GIVING THE BUYSIDE TRADER CONTROL OF TECHNOLOGY.
Adam Toms, CEO of OpenFin Europe speaks to Best Execution about the steps the industry is taking towards working in a more open and collaborative manner in order to accelerate innovation and increase efficiency, particularly on the trading desk.
What are the barriers to efficiency on buyside trading desks today?
The buyside often have some degree of technology resources to build in-house solutions, but it is also fair to say they are significant consumers of third-party technology, particularly on the trading desk.
While every supplier of technology wants to provide the best service it can, the one challenge that asset managers run up against time and again is the sheer number of applications on the desktop, ranging from banks/brokers offering single dealer platforms, through to vendor EMS/OMS solutions or an array of analytics. Each application has a specific and important purpose and is valuable and well designed in its own right; but in the context of the trader workflow, transitioning between applications is often a fragmented and inefficient experience.
We need to focus on unifying the desktop experience for users to drive greater efficiency. At the heart of this is creating better seamless application interoperability on the user desktop. Bilateral integrations have held the marketplace back for too long; we need to leverage and promote open standards such as FDC3*.
How would you describe the capabilities of buyside firms in developing innovative solutions?
If asset managers have an innovation mindset the technology almost certainly exists for them to execute on their vision. We have been really impressed by the level of innovation and thought leadership from a number of buyside firms over the last 12 months, particularly those with internal technology resources. But it’s also fair to say the buyside does not always feel in control of innovation when they are dependent on vendors who have historically operated with a closed architecture.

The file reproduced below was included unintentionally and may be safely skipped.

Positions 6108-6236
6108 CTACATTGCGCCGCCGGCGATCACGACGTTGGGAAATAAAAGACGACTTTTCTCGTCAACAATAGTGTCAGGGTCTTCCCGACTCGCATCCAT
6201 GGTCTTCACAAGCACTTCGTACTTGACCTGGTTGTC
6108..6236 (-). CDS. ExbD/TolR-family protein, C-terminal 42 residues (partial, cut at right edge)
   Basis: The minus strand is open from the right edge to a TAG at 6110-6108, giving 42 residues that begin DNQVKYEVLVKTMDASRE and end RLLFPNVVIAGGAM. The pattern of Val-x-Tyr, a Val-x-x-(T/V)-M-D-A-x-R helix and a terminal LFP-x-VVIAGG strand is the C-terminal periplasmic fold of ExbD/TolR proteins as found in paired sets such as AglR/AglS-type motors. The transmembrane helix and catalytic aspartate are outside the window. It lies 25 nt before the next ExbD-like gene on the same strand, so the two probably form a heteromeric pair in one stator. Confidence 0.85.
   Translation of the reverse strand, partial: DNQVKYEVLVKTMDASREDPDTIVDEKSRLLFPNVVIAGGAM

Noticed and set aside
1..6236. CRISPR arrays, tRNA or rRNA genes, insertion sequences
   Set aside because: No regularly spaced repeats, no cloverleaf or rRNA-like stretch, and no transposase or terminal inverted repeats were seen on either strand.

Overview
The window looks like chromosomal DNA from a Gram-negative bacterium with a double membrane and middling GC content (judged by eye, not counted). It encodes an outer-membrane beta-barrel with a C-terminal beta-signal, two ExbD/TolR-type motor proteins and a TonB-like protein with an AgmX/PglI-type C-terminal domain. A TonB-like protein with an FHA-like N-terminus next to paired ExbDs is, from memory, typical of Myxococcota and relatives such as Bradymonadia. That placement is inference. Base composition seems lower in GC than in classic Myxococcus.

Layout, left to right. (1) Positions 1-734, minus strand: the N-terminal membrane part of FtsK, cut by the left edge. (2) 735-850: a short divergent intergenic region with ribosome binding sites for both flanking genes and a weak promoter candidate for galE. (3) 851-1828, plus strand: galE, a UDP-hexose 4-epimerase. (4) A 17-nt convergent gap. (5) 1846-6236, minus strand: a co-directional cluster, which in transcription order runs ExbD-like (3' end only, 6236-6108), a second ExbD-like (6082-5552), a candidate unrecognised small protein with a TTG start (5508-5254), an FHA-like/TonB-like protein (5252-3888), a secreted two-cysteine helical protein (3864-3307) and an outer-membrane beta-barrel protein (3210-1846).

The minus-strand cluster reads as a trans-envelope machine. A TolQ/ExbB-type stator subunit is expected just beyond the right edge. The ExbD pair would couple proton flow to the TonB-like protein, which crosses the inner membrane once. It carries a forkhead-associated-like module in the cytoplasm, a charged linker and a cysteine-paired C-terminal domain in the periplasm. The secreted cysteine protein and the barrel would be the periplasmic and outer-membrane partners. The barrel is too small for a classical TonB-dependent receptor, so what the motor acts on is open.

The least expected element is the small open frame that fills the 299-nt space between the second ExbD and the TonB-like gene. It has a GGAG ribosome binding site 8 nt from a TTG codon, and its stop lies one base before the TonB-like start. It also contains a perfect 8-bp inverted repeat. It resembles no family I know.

However, that is now changing across the industry. With third-party providers adopting open standards that allow desktop connectivity between tools, they can build a workflow that maps across platforms. For example, the FDC3 open standard is being used by banks like JP Morgan, as well as data, analytics and workflow providers such as FactSet.
Open standards allow alerts to be triggered by one tool, which can then open up another tool in order to support the next stage in a workflow automatically, such as an execution management system (EMS) opening an enriched window for a trading venue in order to handle a request-for-quote (RFQ) trade, or perhaps market data screens updating automatically as the user views different symbols in independent applications.
What does that mean for traders?
Buyside firms have a bigger and bigger role to play as innovators, in partnership with their technology suppliers, and need to help define the workflows that are most impactful to them. Making a time investment to understand the new technologies available is also important, for example the benefits and possibilities that can be delivered through products that leverage NLP, ML or AI. Data integrity is also essential and should be a central focus. Given the regulators’ continued focus in this area, I’m sure this is top of mind for many trading desks today anyway. It needs to be clean and fit for purpose so it can be leveraged efficiently, as the core source of personalised and dynamic insights for trading desks.
Whether decisions are being made by human traders or algorithms, in order to reap the benefits of automation and advanced analytics, data is key. It will also help guide and identify high-value workflow enhancements.
Is the asset class important in this context?
While we will continue to talk about three distinct asset classes across equities, FX and fixed income, it’s clear that each asset class will always retain its own macro characteristics; however, the underlying execution of those asset classes is starting to align into core groupings based on how they trade.